It will likely be a last World Cup for Sinclair, who gets the same anxiousness at age 40 as she did when she made her global debut 20 years ago.
“It’s the same as my first World Cup. I still get those nerves, those butterflies of excitement as I did back in 2003 in my first one,” Sinclair said. "This is why you play, this is why you spend all those hours and days training while no one else is. Can’t wait to represent Canada.”
The Canada captain is undeniably her nation's biggest soccer star, having won a pair of Olympic bronze medals before finally winning a gold at the Tokyo Games. What has eluded her is soccer’s preeminent trophy, and Canada has appeared in every World Cup since missing the inaugural tournament in 1991.
Canada and Nigeria are in Group B, which also includes co-host Australia and Ireland.
Sinclair credits her longevity to her ability to adapt her game. Once a forward, she’s now shifted to a more midfield role, orchestrating the team’s play.
“I’m the type of person that’s never satisfied, always thinks there’s room for improvement, whether it’s individually or collectively as a team," Sinclair said. "That drives me on a day-to-day basis.”
So does her desire to finally win a World Cup.
“There’s six to eight teams probably in the world that can win this thing. And we’re definitely one of those,” she added. “We’ve got the right combination of experience and young ones experiencing their first World Cup. It’s going to be exciting.”
Sinclair is probably America’s best-known non-U.S. women’s soccer player. She was on the University of Portland’s two NCAA championship teams and has played since 2013 for the Portland Thorns of the National Women’s Soccer League.
She’s also played for the Canadian national team since 2000 and has scored 190 international goals, far more than the men’s leader, Cristiano Ronaldo, who has 123.
Nigeria, meanwhile, is ranked 40th in the world but has been to all nine editions of the Women's World Cup. Placed in such a tough group, the Super Falcons will need some surprising results to reach the knockout stage for the third time in team history.
Led by coach Randy Waldrum, an American who is currently the head coach of Pittsburgh's women's team, Nigeria gained confidence with wins over Costa Rica, Haiti and New Zealand in its last three matches.
Canada lost four of its last five games — but all four losses were to teams ranked 11th or higher in the world. The previous meeting between Canada and Nigeria was a 2-2 draw in 2022.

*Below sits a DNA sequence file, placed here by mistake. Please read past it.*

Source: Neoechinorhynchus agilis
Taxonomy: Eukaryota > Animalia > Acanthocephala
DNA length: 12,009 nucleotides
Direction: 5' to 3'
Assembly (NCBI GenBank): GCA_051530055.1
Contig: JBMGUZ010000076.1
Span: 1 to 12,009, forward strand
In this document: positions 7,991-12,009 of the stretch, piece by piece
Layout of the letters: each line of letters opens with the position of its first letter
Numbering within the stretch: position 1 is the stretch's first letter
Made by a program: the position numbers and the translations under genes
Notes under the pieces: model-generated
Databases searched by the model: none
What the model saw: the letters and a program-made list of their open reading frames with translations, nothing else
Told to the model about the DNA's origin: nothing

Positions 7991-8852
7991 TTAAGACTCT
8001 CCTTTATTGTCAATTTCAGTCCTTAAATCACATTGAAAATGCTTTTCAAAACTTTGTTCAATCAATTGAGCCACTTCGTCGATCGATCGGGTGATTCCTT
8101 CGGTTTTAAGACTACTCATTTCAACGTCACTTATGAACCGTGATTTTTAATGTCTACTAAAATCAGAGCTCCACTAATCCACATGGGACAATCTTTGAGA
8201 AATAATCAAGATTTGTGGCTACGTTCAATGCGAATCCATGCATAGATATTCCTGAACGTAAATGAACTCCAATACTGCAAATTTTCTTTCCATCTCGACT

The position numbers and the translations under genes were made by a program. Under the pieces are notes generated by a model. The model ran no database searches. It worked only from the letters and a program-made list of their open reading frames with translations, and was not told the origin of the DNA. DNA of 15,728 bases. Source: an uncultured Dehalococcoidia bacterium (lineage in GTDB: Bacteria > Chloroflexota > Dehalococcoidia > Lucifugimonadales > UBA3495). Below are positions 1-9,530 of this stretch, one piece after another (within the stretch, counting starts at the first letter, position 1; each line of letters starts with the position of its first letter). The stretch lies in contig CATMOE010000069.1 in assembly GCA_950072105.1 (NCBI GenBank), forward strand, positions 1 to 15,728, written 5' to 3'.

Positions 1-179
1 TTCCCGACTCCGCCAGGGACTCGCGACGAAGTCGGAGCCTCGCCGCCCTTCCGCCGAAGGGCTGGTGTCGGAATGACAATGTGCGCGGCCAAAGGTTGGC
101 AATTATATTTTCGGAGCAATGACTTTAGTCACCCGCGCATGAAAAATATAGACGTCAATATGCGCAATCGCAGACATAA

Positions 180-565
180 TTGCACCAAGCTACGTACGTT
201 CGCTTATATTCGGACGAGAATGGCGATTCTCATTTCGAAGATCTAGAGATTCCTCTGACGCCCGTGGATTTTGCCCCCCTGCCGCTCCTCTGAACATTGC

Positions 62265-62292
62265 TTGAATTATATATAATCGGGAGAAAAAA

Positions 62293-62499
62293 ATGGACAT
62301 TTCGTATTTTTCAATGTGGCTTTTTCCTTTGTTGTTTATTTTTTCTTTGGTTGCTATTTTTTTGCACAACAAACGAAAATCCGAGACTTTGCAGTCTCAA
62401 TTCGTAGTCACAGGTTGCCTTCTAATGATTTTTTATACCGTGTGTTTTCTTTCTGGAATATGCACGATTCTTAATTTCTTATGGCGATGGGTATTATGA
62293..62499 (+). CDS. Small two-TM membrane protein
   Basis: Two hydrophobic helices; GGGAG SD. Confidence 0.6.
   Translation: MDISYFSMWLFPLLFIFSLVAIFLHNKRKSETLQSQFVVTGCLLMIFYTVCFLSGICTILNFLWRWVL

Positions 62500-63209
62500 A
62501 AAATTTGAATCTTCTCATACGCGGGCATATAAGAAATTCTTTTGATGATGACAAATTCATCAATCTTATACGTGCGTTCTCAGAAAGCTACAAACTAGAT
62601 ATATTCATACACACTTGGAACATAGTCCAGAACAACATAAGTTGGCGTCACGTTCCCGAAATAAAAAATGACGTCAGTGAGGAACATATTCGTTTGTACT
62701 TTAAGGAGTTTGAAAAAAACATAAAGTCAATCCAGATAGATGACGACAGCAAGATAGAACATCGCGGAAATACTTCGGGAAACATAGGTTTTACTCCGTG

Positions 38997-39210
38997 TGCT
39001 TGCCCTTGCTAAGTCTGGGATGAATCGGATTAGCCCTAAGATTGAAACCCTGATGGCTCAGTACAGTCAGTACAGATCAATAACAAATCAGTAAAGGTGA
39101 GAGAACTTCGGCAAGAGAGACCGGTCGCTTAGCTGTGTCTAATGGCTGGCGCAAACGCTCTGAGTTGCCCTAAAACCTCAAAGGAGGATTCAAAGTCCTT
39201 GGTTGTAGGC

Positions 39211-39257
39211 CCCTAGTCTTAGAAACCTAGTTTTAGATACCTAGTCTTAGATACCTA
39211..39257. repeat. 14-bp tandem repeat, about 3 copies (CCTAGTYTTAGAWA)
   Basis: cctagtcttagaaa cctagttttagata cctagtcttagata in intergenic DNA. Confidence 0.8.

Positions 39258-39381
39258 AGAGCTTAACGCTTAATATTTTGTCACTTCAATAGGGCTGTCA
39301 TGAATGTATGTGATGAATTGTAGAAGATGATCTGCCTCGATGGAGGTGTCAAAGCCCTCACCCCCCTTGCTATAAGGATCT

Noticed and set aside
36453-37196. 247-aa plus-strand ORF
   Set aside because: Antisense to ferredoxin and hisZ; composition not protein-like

Off the field, the Canadian women are in a contract dispute with their federation that has stretched on for more than a year. Sinclair has said a funding agreement for the team is close but not completed.
“We’re just not focused on it anymore. It’s about to get done," she said. "Honestly we haven’t thought about it for one second these past couple weeks. Just focusing on playing.”
Philippines will make its World Cup debut — men or women — in a Group A match against Switzerland in Dunedin.
Although it is the Filipinas first time on the global stage, they aren't facing a veteran Switzerland squad. Switzerland is making only its second World Cup appearance, first since the 2015 tournament.
Philippines qualified for the tournament through the 2022 Asia Cup, where the Filipinas lost in the semifinals in their best performance at an Asian Cup and World Cup qualification.
Still, Philippines is the lowest-ranked team in a group that includes co-host New Zealand and Norway. The women won five of their last six matches headed into the tournament.
Switzerland got into the tournament with a dramatic playoff victory over Wales in October. Fabienne Humm scored in the 121st-minute to avoid sending the game to penalties, getting the team into the World Cup.
Switzerland in 2015 advanced to the knockout rounds but was eliminated in a 1-0 loss to Canada. The Swiss women have not won a match in seven outings since the win over Wales.
Swiss forward Ramona Bachmann wasn't worried about her team's lead-in to the tournament.
“We’re going to build on our strengths. We’re a team that is aggressive," she said. "They don’t really know what’s coming, we have different weapons.”
Alexia Putellas, considered one of the best playmakers in the world, leads Spain into its third World Cup appearance in a Group C match against Costa Rica at Wellington.
Putellas, who plays professionally for Barcelona, made the team despite an ACL injury that forced her to miss the 2022 Women’s Euro. The 2022 FIFA Player of the Year and Ballon d’Or winner trained alone upon the team’s arrival in New Zealand, prompting speculation that she wasn’t fully fit.
But coach Jorge Vilda said Putellas will be available Friday.
The Spanish team has been embroiled in controversy since last September, when 15 players signed a letter complaining about their coach and conditions in the national setup. Three of those players were named to the World Cup squad.
“If these players are here now, it’s because they are committed with the national team,” Vilda said after announcing his roster.
Costa Rica is playing in the tournament for the second time and is in a group that includes Japan and Zambia. Costa Rica, coincidentally, opened its first World Cup in 2015 with a 1-1 draw against Spain.
Costa Rica comes into the tournament off one win, two draws and eight losses in its last 11 matches. The only victory was against Haiti at the Central American and Caribbean Games earlier this month.